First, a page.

t’s no news flash that COVID, in one form or another, is not done with us quite yet. And not only has it ted people, it’s affected places, including hotels, and how people stay in them, utilize them and move about in them. An unintended consequence of everything we’ve gone through is that we more clearly understand — and are on alert for — airborne viruses, whether that’s COVID, colds or flu, and how to minimize or eliminate transmission. And hoteliers have adjusted those spaces with that in mind.
Hotels may not only keep their Plexi-glass barriers and hand sanitizers in place, some companies are getting creative with those features. Austin, Texas-based Vaask, for example, has designed a fixed hand sanitizer specifically for commercial spaces — and they’re stylish as well as functional, with customizable finishes.
Likewise, hyper-clean environments and surfaces, upgraded air-filtration systems, and socially distanced furniture and fixtures have been embedded into hotels and are here to stay.
“[Having to shift] the use of spaces has given us a great opportunity to think beyond COVID and more about the day-to-day and how we’re using these spaces in a flexible, multi-functional way while still supporting restrictions,” says Marti Gallucci, design director for Mason Studio in Toronto.
She cites one of her clients, the Kimpton Banneker Hotel in Washington, D.C., as an example. “While we have meeting rooms and event spaces on the ground floor, we were also thinking of ways to incorporate private dining, workshops, small weddings, community and lifestyle events where it’s not about setting up tables but shifting the purpose of those spaces.”
Consideration has gone into how to squeeze more out of single-event spaces to not only activate often dead space, but to generate revenue from them. The Lady Bird Bar on the Banneker’s rooftop, for example, during normally closed hours can be opened up for a private brunch, co-working space or small meetings.
“It’s being used for public events, too,” says Lori Harrison, director of Marketing and Business Development for Mason. “Hotels have traditionally been more closed spaces and just for guests. The Lady Bird is having musicians and artists come and it’s feeling a lot more like a public community space, which obviously benefits the guests, but also provides more opportunities for people to find spaces for whatever they need to do.”
Shaun Pearson, general manager of the Yorkville Royal Sonesta, says despite laws being relaxed somewhat so hotels can go back to “normal,” the Yorkville is continuing with social-distancing protocols that were initiated at the start of the pandemic. “Everyone wants to feel comfortable when they’re attending a meeting, so tables and chairs are still six-feet apart, food-and-beverage offerings are individually plated or packaged, and meetings are staggered.”
He says because all eight of the hotel’s meeting rooms are on one floor, events are scheduled so they’re a half hour to an hour apart for breaks and meals to minimize interaction. “The rooms are even designed to have one dedicated entrance and one dedicated exit at the other end of the room so you don’t have people crossing each other.”
Turning big spaces into small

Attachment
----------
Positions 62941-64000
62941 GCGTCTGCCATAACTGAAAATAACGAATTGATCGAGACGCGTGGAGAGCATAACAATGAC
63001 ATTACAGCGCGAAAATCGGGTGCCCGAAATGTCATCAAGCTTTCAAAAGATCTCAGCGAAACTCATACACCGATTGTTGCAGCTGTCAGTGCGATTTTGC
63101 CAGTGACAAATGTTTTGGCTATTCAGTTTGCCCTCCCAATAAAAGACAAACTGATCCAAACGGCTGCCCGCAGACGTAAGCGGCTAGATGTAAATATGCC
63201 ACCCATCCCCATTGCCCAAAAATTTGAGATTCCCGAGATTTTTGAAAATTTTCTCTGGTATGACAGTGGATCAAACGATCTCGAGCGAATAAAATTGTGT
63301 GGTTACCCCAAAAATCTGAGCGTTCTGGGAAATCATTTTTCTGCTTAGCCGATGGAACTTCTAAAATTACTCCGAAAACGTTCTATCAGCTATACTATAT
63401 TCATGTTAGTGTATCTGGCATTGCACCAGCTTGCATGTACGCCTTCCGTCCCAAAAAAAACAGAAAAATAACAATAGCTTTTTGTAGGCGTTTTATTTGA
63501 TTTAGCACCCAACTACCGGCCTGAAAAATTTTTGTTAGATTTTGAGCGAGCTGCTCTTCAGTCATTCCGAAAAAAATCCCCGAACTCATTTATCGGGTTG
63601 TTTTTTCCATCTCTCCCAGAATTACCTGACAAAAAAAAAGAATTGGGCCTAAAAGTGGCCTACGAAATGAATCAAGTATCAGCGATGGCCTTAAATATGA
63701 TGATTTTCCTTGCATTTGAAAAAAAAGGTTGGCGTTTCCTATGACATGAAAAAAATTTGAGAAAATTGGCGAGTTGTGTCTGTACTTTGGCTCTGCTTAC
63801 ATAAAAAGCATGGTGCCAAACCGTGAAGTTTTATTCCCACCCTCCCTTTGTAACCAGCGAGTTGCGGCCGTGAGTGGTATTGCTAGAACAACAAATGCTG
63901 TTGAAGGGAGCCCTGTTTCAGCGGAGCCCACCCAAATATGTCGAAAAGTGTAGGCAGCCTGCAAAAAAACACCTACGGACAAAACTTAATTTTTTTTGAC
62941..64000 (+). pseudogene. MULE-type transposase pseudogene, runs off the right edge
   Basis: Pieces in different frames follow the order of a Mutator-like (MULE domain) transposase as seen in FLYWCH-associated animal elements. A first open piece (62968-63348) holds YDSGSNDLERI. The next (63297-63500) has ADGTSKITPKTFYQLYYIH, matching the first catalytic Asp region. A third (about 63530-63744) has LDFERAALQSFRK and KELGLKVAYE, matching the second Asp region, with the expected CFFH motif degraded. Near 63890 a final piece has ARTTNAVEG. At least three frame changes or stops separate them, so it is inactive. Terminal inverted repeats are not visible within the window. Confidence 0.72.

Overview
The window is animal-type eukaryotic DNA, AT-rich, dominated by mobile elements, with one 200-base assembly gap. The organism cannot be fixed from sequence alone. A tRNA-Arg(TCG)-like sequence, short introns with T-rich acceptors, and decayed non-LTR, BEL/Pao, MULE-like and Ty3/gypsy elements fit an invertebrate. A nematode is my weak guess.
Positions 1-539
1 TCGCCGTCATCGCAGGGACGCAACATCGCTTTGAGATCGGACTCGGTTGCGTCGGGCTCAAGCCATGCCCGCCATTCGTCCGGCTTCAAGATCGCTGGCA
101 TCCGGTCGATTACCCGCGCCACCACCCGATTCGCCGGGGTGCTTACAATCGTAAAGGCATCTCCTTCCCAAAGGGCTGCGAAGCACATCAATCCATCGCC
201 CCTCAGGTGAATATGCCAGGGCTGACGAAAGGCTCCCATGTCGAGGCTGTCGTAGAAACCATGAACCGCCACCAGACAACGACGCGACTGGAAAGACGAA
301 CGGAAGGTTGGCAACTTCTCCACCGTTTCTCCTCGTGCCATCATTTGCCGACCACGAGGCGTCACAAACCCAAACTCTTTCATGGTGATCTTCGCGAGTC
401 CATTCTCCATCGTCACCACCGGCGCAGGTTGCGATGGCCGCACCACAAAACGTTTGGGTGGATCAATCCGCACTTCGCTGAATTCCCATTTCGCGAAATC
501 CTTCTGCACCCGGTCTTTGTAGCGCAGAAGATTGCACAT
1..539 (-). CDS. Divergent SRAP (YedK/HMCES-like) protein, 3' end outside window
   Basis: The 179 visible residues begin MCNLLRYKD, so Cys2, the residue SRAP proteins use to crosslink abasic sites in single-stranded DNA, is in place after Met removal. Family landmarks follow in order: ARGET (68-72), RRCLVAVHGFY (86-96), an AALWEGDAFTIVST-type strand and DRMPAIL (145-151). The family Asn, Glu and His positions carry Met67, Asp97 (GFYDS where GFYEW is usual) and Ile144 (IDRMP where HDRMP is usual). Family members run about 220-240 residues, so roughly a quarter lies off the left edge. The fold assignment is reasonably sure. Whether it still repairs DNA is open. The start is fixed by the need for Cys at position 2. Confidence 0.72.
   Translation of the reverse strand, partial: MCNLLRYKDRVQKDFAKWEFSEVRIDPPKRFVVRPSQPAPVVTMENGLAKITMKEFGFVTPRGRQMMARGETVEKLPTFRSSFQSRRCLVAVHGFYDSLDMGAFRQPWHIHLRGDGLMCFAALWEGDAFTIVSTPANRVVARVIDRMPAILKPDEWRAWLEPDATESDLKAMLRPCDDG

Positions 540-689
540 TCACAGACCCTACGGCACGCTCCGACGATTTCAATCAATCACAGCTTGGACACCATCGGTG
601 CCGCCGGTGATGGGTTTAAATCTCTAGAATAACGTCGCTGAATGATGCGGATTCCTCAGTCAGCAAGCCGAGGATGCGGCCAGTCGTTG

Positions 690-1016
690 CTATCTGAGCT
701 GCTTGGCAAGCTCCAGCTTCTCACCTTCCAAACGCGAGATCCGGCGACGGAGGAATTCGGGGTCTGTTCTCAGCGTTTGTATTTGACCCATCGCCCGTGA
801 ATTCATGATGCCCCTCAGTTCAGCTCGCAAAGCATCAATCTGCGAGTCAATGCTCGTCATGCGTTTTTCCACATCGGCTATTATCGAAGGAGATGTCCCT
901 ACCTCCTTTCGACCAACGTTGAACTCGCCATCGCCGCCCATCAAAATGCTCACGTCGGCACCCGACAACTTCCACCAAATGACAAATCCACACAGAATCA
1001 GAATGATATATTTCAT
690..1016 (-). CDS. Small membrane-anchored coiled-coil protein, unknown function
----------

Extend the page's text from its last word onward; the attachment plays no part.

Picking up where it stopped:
Many people still feel more comfortable with six feet between them and the next person, others have no problem sitting face to face. The trick is to accommodate all comfort levels, so hotel designers have placed greater emphasis on flexibility.
“[Consideration has gone into how larger spaces] could be blocked off and divided into smaller areas where it could be used for a small party or small business meeting, but also have that opportunity to open up all these spaces to join together and create one large space [to accommodate] a large number of guests,” says Gallucci, pointing to the Andaz Hotel in Ottawa, where the second level is dedicated to events as large as one grand ballroom, but also with the flexibility to create five separate spaces within the same area in which multiple events could be hosted at once.
“You could use a glass partition between two spaces so you still feel that energy of the people beyond your space. Or, if you want them to be more closed off and intimate, use a partition that’s more solid. We also frequently consider the acoustics when we create spaces, [because] it’s not just about the visual, it’s about air quality as well.”
Pearson says the Sonesta’s ballroom can accommodate 180 people but meetings now top out at 40 to 50 participants. “People are thinking differently, picking and choosing which events they want to attend,” he says. “There are also a lot of hybrid events still happening, so if maybe 300 people are invited, only the first 50 can attend at the hotel, the rest can attend online. Companies have their own rules from a risk-management standpoint where they’re not allowed to attend meetings. We’re adapting to those company rules, not just our own.”
Take it outside
Outdoor spaces have become a more favourable option, weather permitting, for all kinds of meetings and events, since it comes with natural air circulation. Pearson says they have 2,000 sq. ft. of outdoor space that is being used more often. “It’s great for breakfasts, lunches, dinners, receptions. A few clients have done their meetings out there as well for 30 to 35 people at most. We set up meeting tables with umbrellas just to keep it outside.”
The bottom line, says Harrison, is that COVID has created the need to think about spaces in a different way. “No longer can a space just be kind of a throw away, if you will, so a lobby just being a lobby; a meeting room that’s not fully utilized. They’ve been lost opportunities. Now there’s a chance to think about them in new ways: how can we bring more animation and excitement but also [set aside] places for quiet reflection, places for people to work. It’s really thinking about them in more dynamic and exciting ways.”
By Robin Roberts